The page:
Founded in 1970, the journal Socialist Review has played a uniquely important role in the recent history and intellectual development of the American left. When other left groups and organizations retreated into a depressed sectarianism, Socialist Review was elaborating a vision of a broad-based socialism, intended to intervene within the mainstream of American politics. Throughout the 1970s and 1980s, it explored questions about the left’s relation to the Democratic Party and the trade-union movement, the potential for ‘populist’ community politics, and the relevance of European strategies and initiatives to the American experience. The journal played a major role in bringing questions of gender and sexuality to the center of left discourse, and also provided a forum for debate on the radical potential of post-modernism.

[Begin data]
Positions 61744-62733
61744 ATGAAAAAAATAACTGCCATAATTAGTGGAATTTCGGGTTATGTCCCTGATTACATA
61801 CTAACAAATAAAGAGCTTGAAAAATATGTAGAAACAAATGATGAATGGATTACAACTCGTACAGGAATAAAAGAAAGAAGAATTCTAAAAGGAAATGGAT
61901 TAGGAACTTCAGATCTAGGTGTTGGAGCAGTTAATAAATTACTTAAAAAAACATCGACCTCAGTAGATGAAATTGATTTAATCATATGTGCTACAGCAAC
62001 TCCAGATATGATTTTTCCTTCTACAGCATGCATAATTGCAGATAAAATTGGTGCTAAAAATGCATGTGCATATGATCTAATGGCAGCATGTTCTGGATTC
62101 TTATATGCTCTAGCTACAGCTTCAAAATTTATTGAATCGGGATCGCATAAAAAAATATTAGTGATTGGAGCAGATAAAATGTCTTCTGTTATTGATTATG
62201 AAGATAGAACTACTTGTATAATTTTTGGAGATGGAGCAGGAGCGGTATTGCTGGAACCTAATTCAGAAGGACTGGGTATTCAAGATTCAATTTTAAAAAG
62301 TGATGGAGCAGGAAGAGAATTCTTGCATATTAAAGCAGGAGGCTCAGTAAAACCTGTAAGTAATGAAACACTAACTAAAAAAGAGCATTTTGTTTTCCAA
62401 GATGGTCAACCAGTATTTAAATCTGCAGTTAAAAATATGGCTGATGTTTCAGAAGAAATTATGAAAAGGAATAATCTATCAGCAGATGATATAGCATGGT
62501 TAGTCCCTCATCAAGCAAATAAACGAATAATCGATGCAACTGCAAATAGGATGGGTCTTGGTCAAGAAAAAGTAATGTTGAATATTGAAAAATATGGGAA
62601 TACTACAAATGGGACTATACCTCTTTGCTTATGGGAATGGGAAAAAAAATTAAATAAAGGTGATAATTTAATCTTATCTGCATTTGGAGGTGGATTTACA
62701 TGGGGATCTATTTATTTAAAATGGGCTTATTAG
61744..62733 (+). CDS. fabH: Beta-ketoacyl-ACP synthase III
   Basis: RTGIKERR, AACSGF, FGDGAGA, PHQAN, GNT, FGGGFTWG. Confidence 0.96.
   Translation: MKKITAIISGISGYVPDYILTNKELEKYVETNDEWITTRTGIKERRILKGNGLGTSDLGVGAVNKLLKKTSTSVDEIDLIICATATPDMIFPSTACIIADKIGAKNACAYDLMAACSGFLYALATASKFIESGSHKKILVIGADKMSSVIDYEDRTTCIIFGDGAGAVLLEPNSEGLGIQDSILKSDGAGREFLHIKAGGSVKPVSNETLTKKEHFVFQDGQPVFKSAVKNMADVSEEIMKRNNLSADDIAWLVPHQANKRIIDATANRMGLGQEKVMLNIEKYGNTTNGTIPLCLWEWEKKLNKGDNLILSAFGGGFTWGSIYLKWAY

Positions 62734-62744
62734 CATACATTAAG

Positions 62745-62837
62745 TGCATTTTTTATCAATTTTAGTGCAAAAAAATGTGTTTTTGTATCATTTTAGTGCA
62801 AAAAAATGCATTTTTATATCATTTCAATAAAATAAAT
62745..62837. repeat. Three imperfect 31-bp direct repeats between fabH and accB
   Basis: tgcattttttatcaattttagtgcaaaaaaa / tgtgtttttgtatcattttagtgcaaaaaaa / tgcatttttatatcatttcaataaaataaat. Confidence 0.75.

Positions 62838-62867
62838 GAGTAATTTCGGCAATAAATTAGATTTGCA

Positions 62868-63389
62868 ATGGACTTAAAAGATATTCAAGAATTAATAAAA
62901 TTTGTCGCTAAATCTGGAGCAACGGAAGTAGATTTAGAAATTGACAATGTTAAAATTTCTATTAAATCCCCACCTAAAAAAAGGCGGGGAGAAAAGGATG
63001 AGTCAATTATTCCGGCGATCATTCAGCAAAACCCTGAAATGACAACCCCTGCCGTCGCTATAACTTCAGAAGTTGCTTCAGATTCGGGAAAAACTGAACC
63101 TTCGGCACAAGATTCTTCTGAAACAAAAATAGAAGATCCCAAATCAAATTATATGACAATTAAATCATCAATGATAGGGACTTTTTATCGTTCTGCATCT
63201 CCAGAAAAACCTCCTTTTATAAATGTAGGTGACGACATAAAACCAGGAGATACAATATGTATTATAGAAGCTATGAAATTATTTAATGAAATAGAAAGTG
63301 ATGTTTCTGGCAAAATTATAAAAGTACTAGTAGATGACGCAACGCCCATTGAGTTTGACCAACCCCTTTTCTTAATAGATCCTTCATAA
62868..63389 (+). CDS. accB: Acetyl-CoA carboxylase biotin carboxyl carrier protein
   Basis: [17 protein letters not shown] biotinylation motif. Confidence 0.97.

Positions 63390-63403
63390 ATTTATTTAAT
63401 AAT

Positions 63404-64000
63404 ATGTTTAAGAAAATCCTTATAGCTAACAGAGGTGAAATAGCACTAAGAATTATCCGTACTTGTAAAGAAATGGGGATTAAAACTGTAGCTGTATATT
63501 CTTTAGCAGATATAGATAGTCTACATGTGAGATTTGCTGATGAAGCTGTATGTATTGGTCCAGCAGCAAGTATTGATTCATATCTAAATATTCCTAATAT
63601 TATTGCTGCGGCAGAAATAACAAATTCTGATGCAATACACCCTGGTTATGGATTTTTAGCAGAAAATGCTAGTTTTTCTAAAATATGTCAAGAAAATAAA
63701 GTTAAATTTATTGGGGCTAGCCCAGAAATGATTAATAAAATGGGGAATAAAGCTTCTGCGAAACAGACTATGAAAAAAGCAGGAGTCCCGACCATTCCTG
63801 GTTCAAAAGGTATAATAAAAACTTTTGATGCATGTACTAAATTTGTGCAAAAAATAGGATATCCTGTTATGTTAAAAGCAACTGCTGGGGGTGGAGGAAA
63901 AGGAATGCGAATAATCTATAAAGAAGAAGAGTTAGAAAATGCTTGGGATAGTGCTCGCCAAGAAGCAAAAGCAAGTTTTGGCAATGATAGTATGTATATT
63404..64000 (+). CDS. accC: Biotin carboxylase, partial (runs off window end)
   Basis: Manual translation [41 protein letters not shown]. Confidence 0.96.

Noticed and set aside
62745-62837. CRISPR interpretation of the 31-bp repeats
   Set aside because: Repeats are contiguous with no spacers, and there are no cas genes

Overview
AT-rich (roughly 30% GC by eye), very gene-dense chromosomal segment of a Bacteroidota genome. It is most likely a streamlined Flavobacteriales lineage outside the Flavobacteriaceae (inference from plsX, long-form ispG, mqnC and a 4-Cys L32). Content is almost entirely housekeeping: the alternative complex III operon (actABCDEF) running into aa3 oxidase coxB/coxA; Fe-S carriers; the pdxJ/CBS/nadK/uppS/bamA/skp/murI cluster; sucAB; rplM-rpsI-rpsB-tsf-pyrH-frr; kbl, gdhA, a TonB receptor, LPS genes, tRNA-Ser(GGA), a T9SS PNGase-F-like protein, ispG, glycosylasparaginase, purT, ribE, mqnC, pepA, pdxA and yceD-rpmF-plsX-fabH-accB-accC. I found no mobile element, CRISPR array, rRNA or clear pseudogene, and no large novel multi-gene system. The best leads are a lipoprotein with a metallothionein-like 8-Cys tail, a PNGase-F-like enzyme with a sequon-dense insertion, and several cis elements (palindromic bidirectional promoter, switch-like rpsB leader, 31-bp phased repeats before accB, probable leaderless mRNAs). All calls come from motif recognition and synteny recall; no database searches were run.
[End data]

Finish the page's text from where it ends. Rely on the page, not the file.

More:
With an introductory essay which reviews the parallel histories of Socialist Review and the American Left, Unfinished Business brings together many of the liveliest and most significant articles published in the journal over its first twenty years, from the best writers on the left today, includingh Barbara Ehrenreich, Donna Haraway, Stanley Aronowitz and Jeffrey Escoffier. Their subjects range from the construction of racial and sexual identities to the utopian dimensions of Marxist theory, and the cross-impacts of feminism and neoliberalism, community and subjectivity, in a postindustrial world. Fresh in spirit, lean in rhetoric and rich in ideas, this is a provocative and inspiring anthology.